Presidential candidates took to social media and TV to condemn the presidents weakness, which they see as facilitating North Koreas nuclear ambitions

North Koreas self-proclaimed successful testing of a hydrogen bomb has succeeded in uniting the bifurcated field of Republican presidential candidates against a common enemy: Barack Obama.

By the time the worlds great powers joined together in universal condemnation of the hermit kingdoms latest nuclear provocation at a UN security council meeting on Wednesday morning, more than half a dozen contenders for the Republican nomination had issued statements decrying Obamas weakness, which they see as facilitating North Koreas nuclear ambitions.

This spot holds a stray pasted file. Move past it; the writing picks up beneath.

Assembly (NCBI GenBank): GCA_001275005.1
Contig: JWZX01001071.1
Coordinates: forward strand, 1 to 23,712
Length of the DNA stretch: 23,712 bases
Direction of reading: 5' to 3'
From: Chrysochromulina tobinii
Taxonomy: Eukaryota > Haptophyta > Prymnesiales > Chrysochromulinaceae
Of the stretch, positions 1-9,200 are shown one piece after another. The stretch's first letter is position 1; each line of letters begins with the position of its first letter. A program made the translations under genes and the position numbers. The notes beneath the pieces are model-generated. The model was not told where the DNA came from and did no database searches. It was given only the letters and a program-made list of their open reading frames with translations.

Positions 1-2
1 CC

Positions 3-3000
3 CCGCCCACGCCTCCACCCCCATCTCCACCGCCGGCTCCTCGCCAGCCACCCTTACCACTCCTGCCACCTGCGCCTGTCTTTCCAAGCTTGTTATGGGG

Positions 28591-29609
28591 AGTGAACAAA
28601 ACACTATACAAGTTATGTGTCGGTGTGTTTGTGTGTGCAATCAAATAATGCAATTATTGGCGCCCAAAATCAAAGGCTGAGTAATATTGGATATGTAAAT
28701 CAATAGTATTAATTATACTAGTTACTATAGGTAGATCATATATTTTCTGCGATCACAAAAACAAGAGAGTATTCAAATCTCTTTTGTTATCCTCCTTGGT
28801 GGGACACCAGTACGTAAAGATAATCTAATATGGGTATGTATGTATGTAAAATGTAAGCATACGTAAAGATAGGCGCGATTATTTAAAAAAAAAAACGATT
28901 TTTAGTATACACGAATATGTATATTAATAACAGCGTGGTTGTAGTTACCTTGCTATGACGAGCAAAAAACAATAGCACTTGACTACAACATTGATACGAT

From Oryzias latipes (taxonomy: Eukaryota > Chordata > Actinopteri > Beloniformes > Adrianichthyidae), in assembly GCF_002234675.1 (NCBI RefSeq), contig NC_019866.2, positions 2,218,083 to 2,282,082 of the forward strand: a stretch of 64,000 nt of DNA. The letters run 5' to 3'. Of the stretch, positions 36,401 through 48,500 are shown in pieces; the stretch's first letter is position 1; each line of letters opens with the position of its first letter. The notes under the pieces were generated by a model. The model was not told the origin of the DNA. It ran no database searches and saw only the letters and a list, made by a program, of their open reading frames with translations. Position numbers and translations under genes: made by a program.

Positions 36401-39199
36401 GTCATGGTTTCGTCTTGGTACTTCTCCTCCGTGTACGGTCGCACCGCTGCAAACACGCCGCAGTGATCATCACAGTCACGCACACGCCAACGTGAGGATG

Senator Marco Rubio of Florida led the charge with a late-night tweetstorm following news of the test, calling the detonation just the latest example of the failed Obama-Clinton foreign policy.

I have been warning throughout this campaign that North Korea is run by a lunatic who has been expanding his nuclear arsenal while President Obama has stood idly by, Rubio said in a statement. Our enemies around the world are taking advantage of Obamas weakness. We need new leadership that will stand up to people like Kim Jong-un and ensure our country has the capabilities necessary to keep America safe.